Archive for the ‘Video’ Category
It’s known that most people who stutter don’t stutter when they sing. The brain uses different areas for speech production and singing.
So it was a bit offensive when judges on American Idol told a young man who stutters after singing beautifully during his audition that he should just sing all of the time. Can you imagine singing all the time in everyday communication? Talk about weird and drawing attention to yourself.
Part of that comment was ignorance. The American Idol judges likely haven’t encountered many people who stutter and understandably may not have known how to react. Another judge also finished the contestant’s words before he finished explaining what song he was going to sing. Most people who stutter, including myself, don’t like having their words finished for them.
The stuttering community is all abuzz because we have someone who stutters on national television competing in the popular singing competition. He is “representing!”
The non-stuttering community is all abuzz because he doesn’t stutter when singing and it’s thought to be so amazing.
I think the most important thing here, as shown below, is that Lazaro is stuttering openly and confidently while he pursues his dream. His confidence is what we should focus on, not that he can sing with out stuttering, like most of us can do.
Hopefully, Lazaro will go a long way in the competition so that the American Idol judges, and all the people watching, can learn more about differences. Listen to what he says in addition to how beautifully he sings.
I can’t resist sharing this video of Katherine Preston talking about her journey to finding her voice. I had the pleasure of meeting Katherine in person at a NSA conference and at a FRIENDS convention during the summer of 2010.
Katherine was a guest on my podcast “Women Who Stutter: Our Stories,” in the 25th episode Think With Your Heart in September 2010.
Katherine was interviewed by Jonathan Fields for his Good Life Project. Fields is the author of Uncertainty: Turning Fear and Doubt into Fuel for Brilliance. I read this book last year, within a week or so of it’s release. I highly recommend it for anyone who needs a push outside of their comfort zone.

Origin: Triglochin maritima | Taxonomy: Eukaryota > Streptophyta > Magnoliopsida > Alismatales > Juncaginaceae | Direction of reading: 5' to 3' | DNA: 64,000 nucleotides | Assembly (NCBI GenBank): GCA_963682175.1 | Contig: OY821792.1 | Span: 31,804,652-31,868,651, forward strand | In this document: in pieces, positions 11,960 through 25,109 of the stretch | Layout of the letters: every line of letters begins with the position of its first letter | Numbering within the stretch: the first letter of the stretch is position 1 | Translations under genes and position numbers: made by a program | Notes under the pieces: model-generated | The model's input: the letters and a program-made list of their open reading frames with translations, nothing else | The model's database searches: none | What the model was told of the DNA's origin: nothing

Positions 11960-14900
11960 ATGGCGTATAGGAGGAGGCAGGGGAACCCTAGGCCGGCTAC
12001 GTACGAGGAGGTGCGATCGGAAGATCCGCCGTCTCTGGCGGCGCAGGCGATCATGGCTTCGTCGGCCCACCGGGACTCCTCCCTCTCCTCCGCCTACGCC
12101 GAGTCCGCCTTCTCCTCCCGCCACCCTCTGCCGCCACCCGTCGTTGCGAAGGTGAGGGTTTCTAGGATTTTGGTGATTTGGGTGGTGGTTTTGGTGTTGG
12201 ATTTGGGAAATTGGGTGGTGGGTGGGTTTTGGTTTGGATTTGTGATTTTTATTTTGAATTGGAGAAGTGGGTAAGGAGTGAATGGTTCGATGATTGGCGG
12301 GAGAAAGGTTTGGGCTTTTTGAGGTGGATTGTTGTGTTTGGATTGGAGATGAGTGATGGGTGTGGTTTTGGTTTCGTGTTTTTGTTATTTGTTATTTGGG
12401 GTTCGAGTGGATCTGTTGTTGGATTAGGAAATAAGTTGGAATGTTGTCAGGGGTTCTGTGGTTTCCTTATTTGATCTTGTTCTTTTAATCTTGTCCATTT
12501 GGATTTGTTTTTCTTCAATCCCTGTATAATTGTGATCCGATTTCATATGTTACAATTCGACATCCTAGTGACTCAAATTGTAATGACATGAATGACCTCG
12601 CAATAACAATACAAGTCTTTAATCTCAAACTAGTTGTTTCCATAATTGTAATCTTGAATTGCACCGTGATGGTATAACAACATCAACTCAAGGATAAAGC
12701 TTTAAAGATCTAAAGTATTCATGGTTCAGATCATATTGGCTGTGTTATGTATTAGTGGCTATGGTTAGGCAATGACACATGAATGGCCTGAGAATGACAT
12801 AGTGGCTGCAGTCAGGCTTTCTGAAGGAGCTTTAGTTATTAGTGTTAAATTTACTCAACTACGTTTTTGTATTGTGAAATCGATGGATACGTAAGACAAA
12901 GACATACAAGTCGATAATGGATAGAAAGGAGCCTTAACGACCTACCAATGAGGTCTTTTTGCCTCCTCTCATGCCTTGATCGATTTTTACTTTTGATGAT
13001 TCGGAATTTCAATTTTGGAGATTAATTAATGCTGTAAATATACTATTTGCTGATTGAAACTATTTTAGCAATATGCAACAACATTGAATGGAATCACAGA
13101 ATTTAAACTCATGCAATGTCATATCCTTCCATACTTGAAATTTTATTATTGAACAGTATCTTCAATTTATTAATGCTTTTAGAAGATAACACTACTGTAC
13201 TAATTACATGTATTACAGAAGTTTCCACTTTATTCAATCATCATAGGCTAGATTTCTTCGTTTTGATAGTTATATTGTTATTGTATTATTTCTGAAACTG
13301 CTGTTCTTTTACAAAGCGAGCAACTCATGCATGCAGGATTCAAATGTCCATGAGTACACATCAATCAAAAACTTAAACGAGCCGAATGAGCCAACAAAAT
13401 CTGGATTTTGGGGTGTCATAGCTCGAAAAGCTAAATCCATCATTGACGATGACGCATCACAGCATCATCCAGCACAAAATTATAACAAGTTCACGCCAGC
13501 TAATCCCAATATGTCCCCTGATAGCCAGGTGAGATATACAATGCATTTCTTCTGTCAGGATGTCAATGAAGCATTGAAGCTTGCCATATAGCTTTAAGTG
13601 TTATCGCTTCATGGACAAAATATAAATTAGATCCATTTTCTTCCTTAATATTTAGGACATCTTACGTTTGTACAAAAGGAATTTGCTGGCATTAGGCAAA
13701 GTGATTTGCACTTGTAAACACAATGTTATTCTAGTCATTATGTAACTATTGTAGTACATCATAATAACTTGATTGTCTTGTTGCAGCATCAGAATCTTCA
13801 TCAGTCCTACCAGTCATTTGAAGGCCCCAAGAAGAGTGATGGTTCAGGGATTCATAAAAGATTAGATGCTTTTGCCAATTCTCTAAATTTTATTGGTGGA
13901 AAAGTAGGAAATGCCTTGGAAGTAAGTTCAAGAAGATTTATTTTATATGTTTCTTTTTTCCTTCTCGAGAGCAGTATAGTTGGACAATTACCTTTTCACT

This is a great interview for two reasons. Katherine stutters with confidence, and Jonathan Fields is a patient and respectful interviewer who found no need to rush the conversation.
This is a must see – whether you stutter or not!
I finally have been able to upload and edit this clip of Vivian Sisskin discussing her avoidance reduction therapy at the FRIENDS conference this past July. For some reason, I was unable to upload it to YouTube from my home computer.
And no, I wasn’t avoiding posting it!
Vivian’s approach to stuttering therapy continues to intrigue me, as it deals directly with our fears of stuttering publicly. For people who stutter covertly, avoidance reduction is key to desensitization.
Vivian gave me permission to publish. I have about 10 minutes more as well, which I hope to publish soon. Feel free to leave feedback.
This is another clip of Marc Vetri sharing with the audience at the FRIENDS 2011 convention in DC in late July 2011. After a wonderful keynote talk, (clips here) Marc took some unscripted questions from the audience.
We hear from several parents, an adult who stutters, and a teen who stutters who aspires to work in the Culinary Arts field one day.
This is great stuff – honest dialogue about stuttering from an inspiring role model. We definitely need more stuttering role models out there, visible and unafraid to stutter openly.
We’re getting there. We’ll get some women out there too!
Nothing at all against Mr. Seidler, of course. He was highlighted in my last post and was deservedly the marquee keynote speaker at both conferences. He did a GREAT job! He stayed and interacted with as many people as possible at both conferences and delivered an inspirational message.
However, Marc Vetri was the perfect choice to address young kids and teens who stutter and their parents. Why? Because he stutters openly!